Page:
34 Appendix 3: IMO Circulars Guidelines for the Maintenance and Inspections of Fixed Carbon Dioxide Fire-Extinguishing Systems pdf/msin0939anx1.pdf Revised Guidelines for the Maintenance and Inspection of Fire Protection Systems and Appliances imo.udhb.gov.tr/dosyam/ekler/ MSC.1-Circ.1432.pdf Amendments to the Revised Guidelines for the Maintenance and Inspection of Fire Protection Systems and Appliances (MSC.1/ Circ.1432) pdf/msin1614anx1.pdf Revised Guidelines for the Performance and Testing Criteria, and Surveys of Foam Concentrates for Fixed Fire-Extinguishing Systems imo.udhb.gov.tr/dosyam/ekler/ MSC.1-Circ.1312.pdf 32

35 The Standard Club s loss prevention programme focuses on best practices to prevent those claims that are avoidable. These usually result from crew error, poor crew training or not following proper procedures. In its continuing commitment to safety at sea and the prevention of accidents, casualties and pollution, the club issues a variety of publications on safety-related subjects. The Master s Guide series looks at key areas that cause incidents and gives members practical guidance to avoid them.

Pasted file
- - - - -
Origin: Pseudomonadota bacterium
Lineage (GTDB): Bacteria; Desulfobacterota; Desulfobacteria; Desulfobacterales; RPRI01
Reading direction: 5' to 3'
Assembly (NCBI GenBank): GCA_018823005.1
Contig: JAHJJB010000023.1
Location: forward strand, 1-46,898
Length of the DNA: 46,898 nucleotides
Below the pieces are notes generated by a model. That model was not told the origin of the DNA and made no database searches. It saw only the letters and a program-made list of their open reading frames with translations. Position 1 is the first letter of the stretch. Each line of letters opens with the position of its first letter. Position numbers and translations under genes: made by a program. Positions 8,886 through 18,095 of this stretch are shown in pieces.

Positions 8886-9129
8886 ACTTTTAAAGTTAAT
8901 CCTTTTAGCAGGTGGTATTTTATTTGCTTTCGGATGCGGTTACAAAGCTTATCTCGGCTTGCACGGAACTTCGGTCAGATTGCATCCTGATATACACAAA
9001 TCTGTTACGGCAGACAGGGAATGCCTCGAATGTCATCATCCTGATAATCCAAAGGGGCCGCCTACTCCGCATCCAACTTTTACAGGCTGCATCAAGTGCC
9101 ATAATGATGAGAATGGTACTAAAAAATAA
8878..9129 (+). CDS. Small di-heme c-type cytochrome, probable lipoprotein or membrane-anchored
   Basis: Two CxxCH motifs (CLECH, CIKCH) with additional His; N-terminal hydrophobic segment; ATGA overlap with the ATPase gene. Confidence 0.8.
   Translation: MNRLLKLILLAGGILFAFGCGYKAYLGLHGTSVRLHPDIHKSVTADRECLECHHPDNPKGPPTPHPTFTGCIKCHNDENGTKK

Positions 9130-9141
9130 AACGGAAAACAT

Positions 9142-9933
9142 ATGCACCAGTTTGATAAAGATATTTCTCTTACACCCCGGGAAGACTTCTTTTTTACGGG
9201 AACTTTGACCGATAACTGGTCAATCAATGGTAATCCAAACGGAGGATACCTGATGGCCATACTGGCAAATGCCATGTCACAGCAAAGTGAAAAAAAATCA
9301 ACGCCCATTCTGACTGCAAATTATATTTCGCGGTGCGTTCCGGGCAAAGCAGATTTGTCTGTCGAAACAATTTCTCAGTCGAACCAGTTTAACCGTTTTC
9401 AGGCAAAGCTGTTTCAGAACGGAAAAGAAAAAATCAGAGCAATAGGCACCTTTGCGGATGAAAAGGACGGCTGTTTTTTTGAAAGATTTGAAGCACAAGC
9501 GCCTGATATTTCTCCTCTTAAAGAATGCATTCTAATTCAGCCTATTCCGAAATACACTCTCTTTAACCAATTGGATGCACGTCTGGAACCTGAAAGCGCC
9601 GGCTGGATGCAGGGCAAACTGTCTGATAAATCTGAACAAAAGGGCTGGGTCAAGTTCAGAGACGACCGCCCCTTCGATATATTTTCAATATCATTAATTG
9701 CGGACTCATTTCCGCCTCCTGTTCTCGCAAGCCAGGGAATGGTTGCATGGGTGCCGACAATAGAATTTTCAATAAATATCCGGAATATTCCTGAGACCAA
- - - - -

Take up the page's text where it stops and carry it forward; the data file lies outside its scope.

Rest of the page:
36 Authors: Eric Murdoch, Chief Surveyor Eric joined Charles Taylor in 1987 and is The Standard Club s chief surveyor. He holds a Bachelor of Science in marine technology and a Master of Science in ship production. He previously worked as a ship s deck officer, a shipyard design engineer and as a class surveyor. Eric is a member of the Institute of Marine Engineers, Science and Technology, and the Royal Institute of Naval Architects. He is a Chartered Engineer and a Chartered Marine Engineer. Jane Jenkins, Lloyd s Register Jane is a Lead Specialist for Lloyd s Register of Shipping working in the Passenger Ship Support Centre. She is a Chartered Engineer with a Master of Science from Cranfield University in Computer Aided Engineering and Fellow of the Royal Institute of Naval Architects. Jane s many years with Lloyd s Register has focussed mainly on statutory regulation, dealing with all vessel types. In recent years, her work has included the introduction of new technologies and fuels for passenger ships and ferries, introduced in order to meet modern environmental ambitions for global transportation. Frank Anderson, Dr JH Burgoyne & Partners LLP Frank Anderson commenced his career at sea, sailing on ro-ro/ passenger ferries, bulk carriers, passenger ships, containerships and tankers. After studying for a BSc in Marine Technology (honours in Marine Engineering) he worked as a marine surveyor in Singapore. In 1997 he joined Burgoynes where he has specialised in fire investigation and forensic engineering. He has investigated fires on a wide variety of ships, around the world including a number of incidents on ro-ro/ passenger ferries. His given expert evidence in criminal courts, civil courts, arbitrations and mediations, both in the UK and overseas. He is a Chartered Engineer and Fellow of the Institute of Marine Engineering, Science and Technology. For further information on this guide and other master s guides published by The Standard Club, contact: Yves Vandenborn, Director of Loss Prevention E: T: This Master s Guide is published on behalf of The Standard Club Ltd by the managers London agents: Charles Taylor & Co. Limited. Registered in England No Authorised and regulated by the Financial Conduct Authority FRN Registered address: Standard House, Essex Street, London, WC2R 3AA Telephone: Emergency mobile: Website: The Standard Club Ltd is regulated by the Bermuda Monetary Authority. The Standard Club Ltd is the holding company of the Standard Club Europe Ltd and the Standard Club Asia Ltd. The Standard Club Europe Ltd is authorised by the Prudential Regulation Authority and regulated by the Financial Conduct Authority and the Prudential Regulation Authority. The Standard Club Asia Ltd is regulated by the Monetary Authority of Singapore. Disclaimer The purpose of this publication is to provide a source of information which is additional to that available to the maritime industry from regulatory, advisory, and consultative organisations. Whilst care is taken to ensure the accuracy of any information made available, no warranty of accuracy is given and users of that information are to be responsible for satisfying themselves that the information is relevant and suitable for the purposes to which it is applied. In no circumstances whatsoever shall The Standard Club be liable to any person whatsoever for any loss or damage whensoever or howsoever arising out of or in connection with the supply (including negligent supply) or use of information. Members should contact the club for specific advice on particular matters. Version 1, March